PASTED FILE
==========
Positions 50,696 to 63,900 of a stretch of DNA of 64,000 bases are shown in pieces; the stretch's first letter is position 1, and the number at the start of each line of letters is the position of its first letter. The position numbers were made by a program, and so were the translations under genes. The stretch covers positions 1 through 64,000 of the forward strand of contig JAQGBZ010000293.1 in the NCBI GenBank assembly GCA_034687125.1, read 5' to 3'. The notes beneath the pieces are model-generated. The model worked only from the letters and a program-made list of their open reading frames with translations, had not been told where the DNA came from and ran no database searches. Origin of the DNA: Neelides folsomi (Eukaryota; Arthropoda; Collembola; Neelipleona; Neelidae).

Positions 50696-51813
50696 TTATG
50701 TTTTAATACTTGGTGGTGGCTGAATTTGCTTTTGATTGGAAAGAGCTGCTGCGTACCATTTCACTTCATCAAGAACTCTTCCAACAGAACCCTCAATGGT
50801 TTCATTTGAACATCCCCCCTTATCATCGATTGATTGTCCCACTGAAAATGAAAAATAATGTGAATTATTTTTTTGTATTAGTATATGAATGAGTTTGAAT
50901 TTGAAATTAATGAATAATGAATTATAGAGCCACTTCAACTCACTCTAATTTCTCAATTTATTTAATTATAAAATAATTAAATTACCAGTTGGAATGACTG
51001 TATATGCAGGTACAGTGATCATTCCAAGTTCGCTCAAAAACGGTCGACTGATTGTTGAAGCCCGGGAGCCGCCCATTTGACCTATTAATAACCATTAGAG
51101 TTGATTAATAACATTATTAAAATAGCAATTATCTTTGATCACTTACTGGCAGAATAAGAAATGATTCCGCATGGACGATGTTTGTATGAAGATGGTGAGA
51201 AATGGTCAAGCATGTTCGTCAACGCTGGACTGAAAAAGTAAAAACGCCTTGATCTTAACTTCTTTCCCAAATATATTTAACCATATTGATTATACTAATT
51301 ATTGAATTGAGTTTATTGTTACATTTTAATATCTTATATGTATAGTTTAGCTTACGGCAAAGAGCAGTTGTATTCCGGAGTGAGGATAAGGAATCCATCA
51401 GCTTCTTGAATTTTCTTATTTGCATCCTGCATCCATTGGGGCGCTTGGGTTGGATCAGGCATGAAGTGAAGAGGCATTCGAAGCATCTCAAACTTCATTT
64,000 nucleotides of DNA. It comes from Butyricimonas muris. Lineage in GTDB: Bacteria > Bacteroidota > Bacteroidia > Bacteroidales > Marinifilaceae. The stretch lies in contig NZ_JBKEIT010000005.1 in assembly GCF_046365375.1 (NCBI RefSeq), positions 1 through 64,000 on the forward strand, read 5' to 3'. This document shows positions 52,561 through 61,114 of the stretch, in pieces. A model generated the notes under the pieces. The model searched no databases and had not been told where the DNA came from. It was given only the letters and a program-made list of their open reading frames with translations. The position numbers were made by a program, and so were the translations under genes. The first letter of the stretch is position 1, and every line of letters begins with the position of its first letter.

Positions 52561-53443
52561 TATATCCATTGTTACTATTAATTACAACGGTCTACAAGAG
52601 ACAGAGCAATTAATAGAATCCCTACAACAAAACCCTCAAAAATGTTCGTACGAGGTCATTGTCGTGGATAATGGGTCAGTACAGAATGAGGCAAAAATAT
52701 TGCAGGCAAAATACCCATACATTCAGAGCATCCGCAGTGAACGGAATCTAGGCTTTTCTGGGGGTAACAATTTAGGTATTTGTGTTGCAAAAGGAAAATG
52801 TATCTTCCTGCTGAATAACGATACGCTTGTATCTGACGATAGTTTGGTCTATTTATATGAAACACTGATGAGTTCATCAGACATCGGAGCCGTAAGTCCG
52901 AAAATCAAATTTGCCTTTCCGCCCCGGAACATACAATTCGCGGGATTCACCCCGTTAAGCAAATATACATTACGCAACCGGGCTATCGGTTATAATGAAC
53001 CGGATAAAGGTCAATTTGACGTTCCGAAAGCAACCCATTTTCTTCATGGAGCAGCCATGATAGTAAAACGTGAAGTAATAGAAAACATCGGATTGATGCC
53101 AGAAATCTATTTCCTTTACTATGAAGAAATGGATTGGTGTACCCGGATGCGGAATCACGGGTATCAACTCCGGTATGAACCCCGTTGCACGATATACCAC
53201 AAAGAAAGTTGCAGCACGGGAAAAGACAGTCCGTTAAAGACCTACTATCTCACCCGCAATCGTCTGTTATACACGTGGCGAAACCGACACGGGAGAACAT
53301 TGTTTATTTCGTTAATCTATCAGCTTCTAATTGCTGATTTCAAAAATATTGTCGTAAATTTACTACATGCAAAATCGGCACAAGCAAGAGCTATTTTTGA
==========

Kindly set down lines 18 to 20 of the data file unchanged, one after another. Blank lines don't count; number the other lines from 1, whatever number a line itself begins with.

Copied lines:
52901 AAAATCAAATTTGCCTTTCCGCCCCGGAACATACAATTCGCGGGATTCACCCCGTTAAGCAAATATACATTACGCAACCGGGCTATCGGTTATAATGAAC
53001 CGGATAAAGGTCAATTTGACGTTCCGAAAGCAACCCATTTTCTTCATGGAGCAGCCATGATAGTAAAACGTGAAGTAATAGAAAACATCGGATTGATGCC
53101 AGAAATCTATTTCCTTTACTATGAAGAAATGGATTGGTGTACCCGGATGCGGAATCACGGGTATCAACTCCGGTATGAACCCCGTTGCACGATATACCAC